Will Steve Nash be a 'hummingbird trapped in a sandwich bag' in LA?


As expected, the Phoenix Suns spent Thursday in limbo with the majority of their remaining cap space tied up in an offer sheet to Eric Gordon that the New Orleans Hornets are expected to match.

As I reported last night, the Hornets are likely to utilize the majority of the 72 hours they have to match because once they do Gordon’s $9.6 million cap hold will turn into his $13.7 mil first-year salary, and thus the Hornets will lose $4.1 million of available cap space (they currently are about $10 mil under the cap).

CBA expert Larry Coon confirmed the Hornets’ position for me tonight in an email:

A team has to maintain “room” while an offer sheet is outstanding. Room can be either cap space or a suitable exception, and a suitable exception includes Bird rights. So as long as the team retains full Bird rights, they don’t need to maintain cap space.

Unless they find a use for that cap space sooner, I fully expect the Hornets to wait until the last hour on Saturday afternoon to match on Gordon as they have $4 million reasons to do just that.

While we’re waiting, I would recommend taking a visit to TrueHoop to read Henry Abbott’s analysis of Steve Nash as a Laker.

Henry basically wonders whether Nash can be Nash, the whirling dervish two-time MVP who annually led the league in assists and offensive efficiency in Phoenix while playing the most fun ball in the NBA.

The alternative would be whether this will be the Terry Porter era all over again, when people thought Nash was on the decline (in hindsight, what a joke!) when really it was just Porter’s offense that lacked spacing and featured Shaq hogging space in the middle that was stifling him.

Henry brought up the Kevin Arnovitz allusion that Nash looked like a “hummingbird trapped in a sandwich bag” during much of the Porter era. Will that scenario repeat itself in LA?

The Lakers would be getting a bargain if they were paying Steve Nash less than $9 million to be the player he’s been the past eight seasons, yet that’s quite the pretty penny for a glorified spot-up shooter who runs the occasional fast break and takes control of the offense only when Kobe isn’t shooting and Bynum isn’t posting.

The past eight seasons Nash has essentially been the most unselfish ball hog the league has ever seen in that everything revolved around him. This was a good thing for Phoenix because it led to some of the most efficient offense we’ve ever seen. When Nash was surrounded by shooters and roll men and asked to create, the Suns steamrolled the league for perhaps the best stretch of sustained offense ever.

Yet with Kobe, Bynum and Gasol, there’s no way Nash will be that guy anymore.

It’s something I’ve always wondered when pondering Nash’s trade value, and it’s probably one reason he was never really on the block. He would always possess more value to Phoenix than anyone else.

Sure, perhaps when D’Antoni was still around he would have been a perfect fit for the Knicks and maybe Toronto would run the Nash system, but any legitimate contender with its own stars in place (and that’s got to include the current Carmelo Knicks) would make Nash fit them more than they would suddenly fit Nash. And that could be a problem, as Henry points out:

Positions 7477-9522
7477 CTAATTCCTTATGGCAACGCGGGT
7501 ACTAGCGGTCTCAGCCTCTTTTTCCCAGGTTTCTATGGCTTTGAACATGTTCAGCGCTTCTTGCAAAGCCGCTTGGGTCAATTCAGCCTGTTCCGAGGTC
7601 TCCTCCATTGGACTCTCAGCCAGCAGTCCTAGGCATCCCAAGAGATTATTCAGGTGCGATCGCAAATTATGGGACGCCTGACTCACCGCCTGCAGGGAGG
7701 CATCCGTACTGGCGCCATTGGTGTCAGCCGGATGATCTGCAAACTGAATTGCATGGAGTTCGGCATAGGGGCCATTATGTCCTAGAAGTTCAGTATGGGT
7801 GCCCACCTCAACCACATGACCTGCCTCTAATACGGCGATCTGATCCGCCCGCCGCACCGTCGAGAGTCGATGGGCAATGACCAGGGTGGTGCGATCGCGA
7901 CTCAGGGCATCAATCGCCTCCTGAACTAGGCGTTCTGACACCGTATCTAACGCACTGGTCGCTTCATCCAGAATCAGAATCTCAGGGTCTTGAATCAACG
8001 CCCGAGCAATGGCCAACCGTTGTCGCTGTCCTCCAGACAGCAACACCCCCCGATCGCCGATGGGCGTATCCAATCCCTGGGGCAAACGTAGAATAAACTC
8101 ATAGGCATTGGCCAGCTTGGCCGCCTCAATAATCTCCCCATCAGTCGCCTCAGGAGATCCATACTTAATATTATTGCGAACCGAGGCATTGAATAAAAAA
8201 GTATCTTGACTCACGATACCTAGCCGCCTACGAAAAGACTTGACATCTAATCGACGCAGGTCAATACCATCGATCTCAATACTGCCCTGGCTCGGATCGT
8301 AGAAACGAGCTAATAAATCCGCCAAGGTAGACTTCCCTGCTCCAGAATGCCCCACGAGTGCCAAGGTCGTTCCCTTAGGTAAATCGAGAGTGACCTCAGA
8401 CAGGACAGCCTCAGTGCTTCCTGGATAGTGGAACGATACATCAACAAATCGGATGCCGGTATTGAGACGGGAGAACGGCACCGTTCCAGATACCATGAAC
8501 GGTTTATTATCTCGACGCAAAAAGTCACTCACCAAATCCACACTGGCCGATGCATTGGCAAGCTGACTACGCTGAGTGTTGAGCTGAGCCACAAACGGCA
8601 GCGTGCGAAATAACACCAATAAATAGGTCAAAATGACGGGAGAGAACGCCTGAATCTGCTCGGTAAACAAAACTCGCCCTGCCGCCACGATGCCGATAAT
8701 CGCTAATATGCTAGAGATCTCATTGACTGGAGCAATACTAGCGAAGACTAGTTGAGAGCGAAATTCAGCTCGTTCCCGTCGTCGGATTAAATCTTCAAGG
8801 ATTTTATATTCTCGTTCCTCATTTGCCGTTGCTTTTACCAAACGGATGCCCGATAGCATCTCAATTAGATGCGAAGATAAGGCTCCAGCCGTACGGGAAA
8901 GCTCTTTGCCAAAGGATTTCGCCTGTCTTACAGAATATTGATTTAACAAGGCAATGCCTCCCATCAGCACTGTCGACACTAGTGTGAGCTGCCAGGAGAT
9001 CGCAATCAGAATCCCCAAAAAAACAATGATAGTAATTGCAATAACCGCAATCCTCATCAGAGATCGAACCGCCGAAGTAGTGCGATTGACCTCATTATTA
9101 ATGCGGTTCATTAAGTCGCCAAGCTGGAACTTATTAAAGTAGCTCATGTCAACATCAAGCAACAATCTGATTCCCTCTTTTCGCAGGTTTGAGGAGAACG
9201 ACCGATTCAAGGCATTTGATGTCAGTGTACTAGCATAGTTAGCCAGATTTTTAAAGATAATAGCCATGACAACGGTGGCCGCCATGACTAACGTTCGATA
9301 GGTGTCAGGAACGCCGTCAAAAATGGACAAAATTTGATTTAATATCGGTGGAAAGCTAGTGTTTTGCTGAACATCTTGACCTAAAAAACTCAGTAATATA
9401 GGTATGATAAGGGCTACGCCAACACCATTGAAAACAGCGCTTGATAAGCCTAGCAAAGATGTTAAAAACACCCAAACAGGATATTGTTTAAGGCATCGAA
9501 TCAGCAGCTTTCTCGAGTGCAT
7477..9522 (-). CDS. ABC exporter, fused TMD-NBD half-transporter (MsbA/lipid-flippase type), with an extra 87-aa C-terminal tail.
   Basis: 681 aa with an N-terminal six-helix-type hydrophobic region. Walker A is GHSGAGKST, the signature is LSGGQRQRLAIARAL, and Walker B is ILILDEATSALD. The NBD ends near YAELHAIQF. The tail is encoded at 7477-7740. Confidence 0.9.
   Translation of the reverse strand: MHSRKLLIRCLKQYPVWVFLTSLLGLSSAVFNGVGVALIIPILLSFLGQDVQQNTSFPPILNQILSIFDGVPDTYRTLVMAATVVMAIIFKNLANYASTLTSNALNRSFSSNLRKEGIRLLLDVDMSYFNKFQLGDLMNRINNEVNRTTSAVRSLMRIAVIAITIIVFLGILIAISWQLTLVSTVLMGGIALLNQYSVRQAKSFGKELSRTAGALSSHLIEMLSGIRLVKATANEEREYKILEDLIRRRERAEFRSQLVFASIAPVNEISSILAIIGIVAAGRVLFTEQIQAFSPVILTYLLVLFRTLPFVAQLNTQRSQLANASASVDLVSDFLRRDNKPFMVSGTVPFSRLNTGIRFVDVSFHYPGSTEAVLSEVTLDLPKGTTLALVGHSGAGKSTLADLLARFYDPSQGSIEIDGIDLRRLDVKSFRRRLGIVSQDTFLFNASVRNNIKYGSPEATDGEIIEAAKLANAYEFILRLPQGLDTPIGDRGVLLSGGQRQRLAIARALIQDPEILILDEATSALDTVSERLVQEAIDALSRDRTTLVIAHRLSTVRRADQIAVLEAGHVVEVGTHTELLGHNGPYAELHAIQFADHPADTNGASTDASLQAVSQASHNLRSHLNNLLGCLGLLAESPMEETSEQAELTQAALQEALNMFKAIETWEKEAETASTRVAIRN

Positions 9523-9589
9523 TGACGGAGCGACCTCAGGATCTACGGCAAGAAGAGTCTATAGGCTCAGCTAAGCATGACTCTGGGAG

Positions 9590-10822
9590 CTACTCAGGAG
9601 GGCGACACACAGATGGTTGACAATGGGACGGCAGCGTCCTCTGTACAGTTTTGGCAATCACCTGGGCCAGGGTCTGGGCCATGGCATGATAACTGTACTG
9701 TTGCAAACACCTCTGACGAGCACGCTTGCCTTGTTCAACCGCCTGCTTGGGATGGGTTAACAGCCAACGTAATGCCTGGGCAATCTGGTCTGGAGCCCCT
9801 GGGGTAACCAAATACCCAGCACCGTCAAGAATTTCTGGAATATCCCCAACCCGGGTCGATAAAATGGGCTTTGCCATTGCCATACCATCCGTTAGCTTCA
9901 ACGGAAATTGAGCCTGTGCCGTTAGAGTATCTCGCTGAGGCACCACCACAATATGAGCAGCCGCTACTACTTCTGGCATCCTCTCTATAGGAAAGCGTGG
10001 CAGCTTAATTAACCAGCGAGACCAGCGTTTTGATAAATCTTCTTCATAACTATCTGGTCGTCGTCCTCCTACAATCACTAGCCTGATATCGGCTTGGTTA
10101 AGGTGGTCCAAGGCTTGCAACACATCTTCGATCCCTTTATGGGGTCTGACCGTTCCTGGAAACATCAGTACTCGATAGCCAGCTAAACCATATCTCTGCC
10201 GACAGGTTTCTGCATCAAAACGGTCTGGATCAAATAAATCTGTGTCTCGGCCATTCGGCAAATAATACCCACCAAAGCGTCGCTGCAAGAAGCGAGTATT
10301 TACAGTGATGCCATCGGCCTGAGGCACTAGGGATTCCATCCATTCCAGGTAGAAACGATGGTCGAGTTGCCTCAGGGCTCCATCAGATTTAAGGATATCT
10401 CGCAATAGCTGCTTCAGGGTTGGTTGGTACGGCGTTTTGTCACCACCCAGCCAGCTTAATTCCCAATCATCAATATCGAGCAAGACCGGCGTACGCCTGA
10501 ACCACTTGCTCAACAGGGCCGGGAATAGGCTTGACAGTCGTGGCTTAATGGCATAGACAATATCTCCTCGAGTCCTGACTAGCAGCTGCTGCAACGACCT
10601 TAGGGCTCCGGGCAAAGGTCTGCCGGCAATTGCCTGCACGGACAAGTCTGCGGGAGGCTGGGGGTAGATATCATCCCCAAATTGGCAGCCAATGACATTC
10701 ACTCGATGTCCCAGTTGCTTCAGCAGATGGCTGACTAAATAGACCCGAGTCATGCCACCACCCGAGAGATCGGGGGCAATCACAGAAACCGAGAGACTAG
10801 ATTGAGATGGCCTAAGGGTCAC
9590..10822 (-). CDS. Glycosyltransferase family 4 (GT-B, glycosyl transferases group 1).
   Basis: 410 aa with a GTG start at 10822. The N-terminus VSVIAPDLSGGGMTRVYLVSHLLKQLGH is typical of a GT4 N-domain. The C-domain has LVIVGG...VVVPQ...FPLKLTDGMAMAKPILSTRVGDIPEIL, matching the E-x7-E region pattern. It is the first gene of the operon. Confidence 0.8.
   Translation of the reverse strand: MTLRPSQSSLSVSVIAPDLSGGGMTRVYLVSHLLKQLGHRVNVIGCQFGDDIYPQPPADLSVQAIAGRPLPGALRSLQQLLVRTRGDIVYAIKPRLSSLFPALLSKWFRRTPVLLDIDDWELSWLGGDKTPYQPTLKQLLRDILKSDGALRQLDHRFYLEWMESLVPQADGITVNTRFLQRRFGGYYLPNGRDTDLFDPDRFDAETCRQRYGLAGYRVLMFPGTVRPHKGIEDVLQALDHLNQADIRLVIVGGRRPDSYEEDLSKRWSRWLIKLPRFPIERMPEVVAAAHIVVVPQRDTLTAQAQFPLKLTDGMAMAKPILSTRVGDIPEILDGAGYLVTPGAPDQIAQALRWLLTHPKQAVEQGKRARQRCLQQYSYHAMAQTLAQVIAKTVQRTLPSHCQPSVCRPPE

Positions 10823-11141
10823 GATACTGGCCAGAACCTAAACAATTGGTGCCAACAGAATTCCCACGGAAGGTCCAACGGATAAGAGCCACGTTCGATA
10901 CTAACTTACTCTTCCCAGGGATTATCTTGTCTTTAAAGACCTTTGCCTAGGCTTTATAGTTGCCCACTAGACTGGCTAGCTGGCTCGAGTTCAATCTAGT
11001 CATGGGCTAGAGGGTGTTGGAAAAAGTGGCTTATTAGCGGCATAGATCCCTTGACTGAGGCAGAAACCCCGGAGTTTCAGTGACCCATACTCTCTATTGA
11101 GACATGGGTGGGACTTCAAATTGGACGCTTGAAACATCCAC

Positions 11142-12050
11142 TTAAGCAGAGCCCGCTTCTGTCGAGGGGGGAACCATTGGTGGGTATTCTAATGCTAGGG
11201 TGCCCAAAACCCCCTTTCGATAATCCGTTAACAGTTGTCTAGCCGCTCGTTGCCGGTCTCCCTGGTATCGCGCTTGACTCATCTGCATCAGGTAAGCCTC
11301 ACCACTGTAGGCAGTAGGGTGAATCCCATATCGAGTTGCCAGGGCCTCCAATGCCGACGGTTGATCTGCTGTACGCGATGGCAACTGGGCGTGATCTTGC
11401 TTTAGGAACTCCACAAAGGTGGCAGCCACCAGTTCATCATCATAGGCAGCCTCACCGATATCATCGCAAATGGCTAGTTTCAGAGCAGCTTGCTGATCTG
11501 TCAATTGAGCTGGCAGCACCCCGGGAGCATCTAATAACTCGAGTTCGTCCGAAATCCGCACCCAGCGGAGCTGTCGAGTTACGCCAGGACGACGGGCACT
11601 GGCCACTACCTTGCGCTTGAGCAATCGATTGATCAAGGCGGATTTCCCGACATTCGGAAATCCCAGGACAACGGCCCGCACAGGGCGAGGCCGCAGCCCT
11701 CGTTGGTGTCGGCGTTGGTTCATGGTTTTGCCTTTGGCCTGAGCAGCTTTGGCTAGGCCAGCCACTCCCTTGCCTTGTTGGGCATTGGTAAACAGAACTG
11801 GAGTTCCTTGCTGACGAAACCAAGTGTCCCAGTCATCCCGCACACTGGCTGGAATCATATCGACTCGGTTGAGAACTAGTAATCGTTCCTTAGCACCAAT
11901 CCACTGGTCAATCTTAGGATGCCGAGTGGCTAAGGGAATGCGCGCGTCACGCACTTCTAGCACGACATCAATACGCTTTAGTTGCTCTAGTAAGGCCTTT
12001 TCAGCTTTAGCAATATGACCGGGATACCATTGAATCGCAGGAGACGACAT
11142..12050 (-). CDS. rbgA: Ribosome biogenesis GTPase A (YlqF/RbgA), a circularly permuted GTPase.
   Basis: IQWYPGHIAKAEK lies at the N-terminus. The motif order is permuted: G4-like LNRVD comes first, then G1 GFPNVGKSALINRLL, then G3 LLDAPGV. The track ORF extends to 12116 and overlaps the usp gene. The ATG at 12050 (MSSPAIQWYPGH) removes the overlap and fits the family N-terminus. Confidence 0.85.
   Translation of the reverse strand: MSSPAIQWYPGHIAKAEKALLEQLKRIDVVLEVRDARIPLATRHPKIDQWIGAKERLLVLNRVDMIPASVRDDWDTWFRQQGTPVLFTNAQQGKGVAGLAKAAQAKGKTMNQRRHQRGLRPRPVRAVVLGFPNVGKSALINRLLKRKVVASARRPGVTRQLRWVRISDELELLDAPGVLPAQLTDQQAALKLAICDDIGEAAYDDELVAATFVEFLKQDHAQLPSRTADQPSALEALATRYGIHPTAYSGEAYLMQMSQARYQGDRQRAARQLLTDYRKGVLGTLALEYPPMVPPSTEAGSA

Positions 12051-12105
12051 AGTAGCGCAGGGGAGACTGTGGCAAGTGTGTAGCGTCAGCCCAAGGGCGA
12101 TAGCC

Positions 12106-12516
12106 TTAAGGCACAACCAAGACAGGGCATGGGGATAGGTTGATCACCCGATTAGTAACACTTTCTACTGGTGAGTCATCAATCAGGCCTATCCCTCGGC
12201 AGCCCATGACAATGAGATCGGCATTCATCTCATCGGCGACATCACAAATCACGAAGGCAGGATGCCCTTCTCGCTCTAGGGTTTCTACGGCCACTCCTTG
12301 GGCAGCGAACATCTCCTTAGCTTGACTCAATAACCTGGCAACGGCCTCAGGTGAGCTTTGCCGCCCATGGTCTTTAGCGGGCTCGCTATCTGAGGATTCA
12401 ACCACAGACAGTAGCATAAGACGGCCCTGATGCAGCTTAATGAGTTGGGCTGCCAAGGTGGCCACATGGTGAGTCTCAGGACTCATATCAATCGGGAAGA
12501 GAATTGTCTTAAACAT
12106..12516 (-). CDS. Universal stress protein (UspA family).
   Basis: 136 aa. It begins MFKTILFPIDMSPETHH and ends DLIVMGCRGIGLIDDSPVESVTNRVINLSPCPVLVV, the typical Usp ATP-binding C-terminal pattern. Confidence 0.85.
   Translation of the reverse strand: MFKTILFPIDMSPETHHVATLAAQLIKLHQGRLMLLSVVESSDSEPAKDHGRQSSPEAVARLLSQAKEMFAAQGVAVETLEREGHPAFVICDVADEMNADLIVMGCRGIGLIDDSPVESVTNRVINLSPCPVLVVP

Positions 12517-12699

The 2005 and 2006 MVP didn’t even make the All-Star team in 2009, and most believed he was the same player he had ever been, but the system didn’t allow him to do what he does best. Ask him to do everything on offense, and Nash runs a beautiful show. Ask him to do regular point guard things, like make an entry pass, cut through the lane, and stand in the corner, and it’s not clear why he was ever the MVP. It’s like Mario Andretti driving the school bus.

I don’t think anybody in their right mind imagines Kobe Bryant being content watching Steve Nash run the show, and we know Bynum will need his touches and Gasol already gets lost at times as it is. Due to his shooting abilities and pure passing skills, Nash would be an asset anywhere, but he may not be the same special point guard he was with the Suns in Los Angeles.

Of course, the personnel in Los Angeles is much different than it ever was in Phoenix. The Suns just needed that one dominant roll man and a team full of shooters to surround Nash with. When the Suns weren’t fast-breaking, the pick-and-roll was their bread and butter with everything focused on Nash’s creation skills. Hence when Nash sat, the Suns were often in trouble aside from some brief stretches of Goran Dragic brilliance.

With all their other All-Stars, the Lakers don’t necessarily need that Nash to be a contender, yet it will be interesting to see whether they can maximize the talents of Nash, Kobe, Gasol and Bynum. Sure, Nash can space the floor for them as a spot-up shooter, but if he’s given the freedom to create open shots for those guys, man, the league will be in trouble, as Henry concludes:

The trick to getting the most out of Nash is to make the Lakers, all Lakers, value the open shot, the easy shot — to value making the right basketball play. Given how defenses handle the Lakers — Bryant is almost never open — that means more possessions where Bryant will have the ball very little or not at all. Maybe Bynum and Gasol will similarly realize that a lot of possessions might end with Nash driving and kicking to, say, a wide open Steve Blake.

That’s how this could work. It’s not as personally gratifying, perhaps, for the big-name players. But it’s hell for opposing defenses. And it could get all those good players the easiest looks of their careers. It could be amazing.

The alternative? Some offense where Nash doesn’t have the ball and lots of freedom? Well, that’s just putting the hummingbird back in the sandwich bag, and who’d do a thing like that?

Nash and Kobe will surely need their time to get used to each other, but the Lakers would be wise to let this hummingbird run free.